Thursday, May 12, 2005

Managing at the Right Level

You may have to register to link to the article. I recently let a position where I found myself managing down the chain and getting myself involved in managing scenarios that should have been handled by my team. Jonathan Byrnes relates that this is a fairly common scene.

The problem is that promoted managers rarely get trained how to manage at higher levels. I would agree that the problem perpetuates itself. In my situation, I was so insanely micro-managed that I simply HAD to jump down one and two levels to ensure that everything was done according to the specifics of MY manager. Which is really just no way to go through life.

The author goes on to give some good definitions of the various levels of management (manager, director, and vp):

Managers oversee and operate functional areas within departments. They are responsible for efficient execution and process improvements and the generally operate in a short time frame.

Directors run departments. They are responsible for the development and efficiency of their staff. They are also responsible for restructuring their deparments for "quantum improvements" and working with the directors of other departments to jointly improve the company's performance. The time frame is usually medium-term.

Vice Presidents are responsible for the FUTURE. They should spend their time working with their counterparts to develop and oversee programs of renewing change. This involves gauging and understanding profitability patterns, market opportunities and company effectiveness, as well as evaluating, adapting and adopting best practices from other companies. VPs should NOT be focused on managing the company as it is TODAY, but rather focusing on creating a fundamentally new and better company.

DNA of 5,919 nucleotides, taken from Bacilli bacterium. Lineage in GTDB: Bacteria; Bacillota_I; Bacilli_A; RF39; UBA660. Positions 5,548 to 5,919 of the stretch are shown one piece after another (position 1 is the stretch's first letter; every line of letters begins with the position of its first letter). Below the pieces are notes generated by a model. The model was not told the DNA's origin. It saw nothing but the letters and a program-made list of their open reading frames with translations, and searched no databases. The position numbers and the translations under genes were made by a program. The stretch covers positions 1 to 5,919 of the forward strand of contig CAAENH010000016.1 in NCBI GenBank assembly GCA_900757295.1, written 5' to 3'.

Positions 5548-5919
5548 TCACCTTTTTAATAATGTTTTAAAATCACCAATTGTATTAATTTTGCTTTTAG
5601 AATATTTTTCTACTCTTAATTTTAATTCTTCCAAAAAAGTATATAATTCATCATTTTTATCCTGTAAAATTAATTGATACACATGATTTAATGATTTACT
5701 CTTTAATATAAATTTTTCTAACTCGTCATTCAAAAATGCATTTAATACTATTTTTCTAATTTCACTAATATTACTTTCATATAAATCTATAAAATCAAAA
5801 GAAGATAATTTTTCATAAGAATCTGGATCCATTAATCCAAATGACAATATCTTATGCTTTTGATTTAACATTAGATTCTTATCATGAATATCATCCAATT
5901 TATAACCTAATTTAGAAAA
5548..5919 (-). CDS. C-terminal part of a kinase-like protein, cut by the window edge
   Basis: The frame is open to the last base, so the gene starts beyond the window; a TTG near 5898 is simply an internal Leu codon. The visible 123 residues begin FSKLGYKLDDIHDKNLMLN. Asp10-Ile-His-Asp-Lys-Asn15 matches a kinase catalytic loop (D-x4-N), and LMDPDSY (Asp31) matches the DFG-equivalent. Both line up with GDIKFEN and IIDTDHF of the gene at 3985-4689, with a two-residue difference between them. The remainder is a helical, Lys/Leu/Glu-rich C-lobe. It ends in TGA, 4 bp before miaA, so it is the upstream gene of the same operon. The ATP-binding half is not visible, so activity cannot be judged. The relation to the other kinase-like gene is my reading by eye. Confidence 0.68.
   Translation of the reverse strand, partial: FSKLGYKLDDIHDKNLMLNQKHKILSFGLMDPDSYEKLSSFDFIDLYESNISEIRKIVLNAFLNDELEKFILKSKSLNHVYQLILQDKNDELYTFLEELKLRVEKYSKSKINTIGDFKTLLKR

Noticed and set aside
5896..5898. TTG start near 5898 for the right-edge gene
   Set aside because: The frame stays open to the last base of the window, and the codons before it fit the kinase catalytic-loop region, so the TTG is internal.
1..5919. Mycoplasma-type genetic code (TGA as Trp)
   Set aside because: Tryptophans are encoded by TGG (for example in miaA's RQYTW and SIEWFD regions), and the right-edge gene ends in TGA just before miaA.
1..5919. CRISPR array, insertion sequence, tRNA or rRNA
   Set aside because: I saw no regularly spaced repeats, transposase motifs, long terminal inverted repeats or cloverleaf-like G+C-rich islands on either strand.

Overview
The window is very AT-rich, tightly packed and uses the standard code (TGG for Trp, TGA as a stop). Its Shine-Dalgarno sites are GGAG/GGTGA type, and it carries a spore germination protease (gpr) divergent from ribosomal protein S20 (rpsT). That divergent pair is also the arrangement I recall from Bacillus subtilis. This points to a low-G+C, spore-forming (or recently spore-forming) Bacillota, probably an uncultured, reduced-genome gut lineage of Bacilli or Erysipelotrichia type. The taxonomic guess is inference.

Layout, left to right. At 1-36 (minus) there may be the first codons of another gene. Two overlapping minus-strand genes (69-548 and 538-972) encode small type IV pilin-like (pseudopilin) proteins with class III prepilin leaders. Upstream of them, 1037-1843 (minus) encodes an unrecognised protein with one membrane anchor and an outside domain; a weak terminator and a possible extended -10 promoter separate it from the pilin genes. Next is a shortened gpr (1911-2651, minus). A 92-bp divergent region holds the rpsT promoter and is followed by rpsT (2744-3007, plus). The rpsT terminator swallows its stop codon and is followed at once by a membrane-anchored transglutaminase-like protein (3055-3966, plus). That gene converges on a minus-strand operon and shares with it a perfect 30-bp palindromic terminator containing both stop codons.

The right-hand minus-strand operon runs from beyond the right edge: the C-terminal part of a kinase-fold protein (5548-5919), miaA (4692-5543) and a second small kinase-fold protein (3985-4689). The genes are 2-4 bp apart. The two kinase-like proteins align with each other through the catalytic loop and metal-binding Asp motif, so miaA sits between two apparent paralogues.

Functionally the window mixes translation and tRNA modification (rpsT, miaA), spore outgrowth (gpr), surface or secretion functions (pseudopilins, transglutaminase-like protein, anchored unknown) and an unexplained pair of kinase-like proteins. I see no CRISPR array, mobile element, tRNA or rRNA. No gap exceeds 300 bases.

There is a danger to managing too low. You run the risk of missing management-process problems. The solution is to drain the swamp so that the stumps appear. To drain the swamp, managers must refocus their attention to the correct level. Once this happens, lasting improvements should follow.

Great. How do you do this, you ask. Measure. Measure. Measure. First, have your managers list the components of their jobs and estimate the time they spend on each. THEN, have them keep time logs (which everyone hates and are a huge pain but they DO generate trending data...usable trending data) for about a week. This creates a snapshot and usually presents a very clear picture of how someone is spending their time. It works. I've used it.

Next, conduct an assessment. A compare and contrast. What portion of the job components are the managers actually performing? What can be assigned to subordinates? What is NOT getting done but should be?

Do jobs need to be redefined? Redesign the standard, bland job descriptions that no one is obviously paying any attention. When you redesign, make sure you create and allow for a balance between managing stasis and creating change and innovating.

Once you have done all this, make sure you TRAIN your new managers for their new roles. At the very least, make sure your new hires understand the critical change in focus. More importantly, have you changed your OWN perspective? As a manager moves up, she has to shift focus from managing the current company to creating the future company. And, as always, don't make this a one time thing where you bring in a consultant and then never implement. Or you do all the assessments, redesign jobs and then revert back to the status-quo. You have to perform periodic checkups to make sure you remain on track.

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